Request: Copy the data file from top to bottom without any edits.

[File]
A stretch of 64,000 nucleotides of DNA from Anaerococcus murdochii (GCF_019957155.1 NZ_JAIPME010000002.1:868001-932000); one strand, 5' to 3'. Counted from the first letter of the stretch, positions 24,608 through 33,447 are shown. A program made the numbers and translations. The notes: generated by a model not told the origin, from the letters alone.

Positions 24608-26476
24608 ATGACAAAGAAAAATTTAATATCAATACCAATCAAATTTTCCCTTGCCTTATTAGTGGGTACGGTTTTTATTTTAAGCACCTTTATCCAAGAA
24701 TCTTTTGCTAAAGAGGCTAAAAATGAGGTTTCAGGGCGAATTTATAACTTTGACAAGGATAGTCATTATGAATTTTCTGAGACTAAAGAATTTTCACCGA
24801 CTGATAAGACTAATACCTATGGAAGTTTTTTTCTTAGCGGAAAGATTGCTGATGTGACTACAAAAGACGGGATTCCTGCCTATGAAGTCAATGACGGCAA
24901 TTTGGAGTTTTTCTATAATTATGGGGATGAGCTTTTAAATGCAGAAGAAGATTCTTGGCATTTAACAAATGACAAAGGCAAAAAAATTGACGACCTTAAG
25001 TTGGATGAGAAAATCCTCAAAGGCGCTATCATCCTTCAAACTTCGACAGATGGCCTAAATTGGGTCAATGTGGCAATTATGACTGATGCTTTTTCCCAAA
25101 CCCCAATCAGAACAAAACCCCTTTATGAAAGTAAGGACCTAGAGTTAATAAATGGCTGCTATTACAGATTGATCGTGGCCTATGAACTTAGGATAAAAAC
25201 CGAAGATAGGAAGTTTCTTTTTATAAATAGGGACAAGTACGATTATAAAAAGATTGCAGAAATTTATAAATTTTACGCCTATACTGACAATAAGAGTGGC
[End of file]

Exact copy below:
A stretch of 64,000 nucleotides of DNA from Anaerococcus murdochii (GCF_019957155.1 NZ_JAIPME010000002.1:868001-932000); one strand, 5' to 3'. Counted from the first letter of the stretch, positions 24,608 through 33,447 are shown. A program made the numbers and translations. The notes: generated by a model not told the origin, from the letters alone.

Positions 24608-26476
24608 ATGACAAAGAAAAATTTAATATCAATACCAATCAAATTTTCCCTTGCCTTATTAGTGGGTACGGTTTTTATTTTAAGCACCTTTATCCAAGAA
24701 TCTTTTGCTAAAGAGGCTAAAAATGAGGTTTCAGGGCGAATTTATAACTTTGACAAGGATAGTCATTATGAATTTTCTGAGACTAAAGAATTTTCACCGA
24801 CTGATAAGACTAATACCTATGGAAGTTTTTTTCTTAGCGGAAAGATTGCTGATGTGACTACAAAAGACGGGATTCCTGCCTATGAAGTCAATGACGGCAA
24901 TTTGGAGTTTTTCTATAATTATGGGGATGAGCTTTTAAATGCAGAAGAAGATTCTTGGCATTTAACAAATGACAAAGGCAAAAAAATTGACGACCTTAAG
25001 TTGGATGAGAAAATCCTCAAAGGCGCTATCATCCTTCAAACTTCGACAGATGGCCTAAATTGGGTCAATGTGGCAATTATGACTGATGCTTTTTCCCAAA
25101 CCCCAATCAGAACAAAACCCCTTTATGAAAGTAAGGACCTAGAGTTAATAAATGGCTGCTATTACAGATTGATCGTGGCCTATGAACTTAGGATAAAAAC
25201 CGAAGATAGGAAGTTTCTTTTTATAAATAGGGACAAGTACGATTATAAAAAGATTGCAGAAATTTATAAATTTTACGCCTATACTGACAATAAGAGTGGC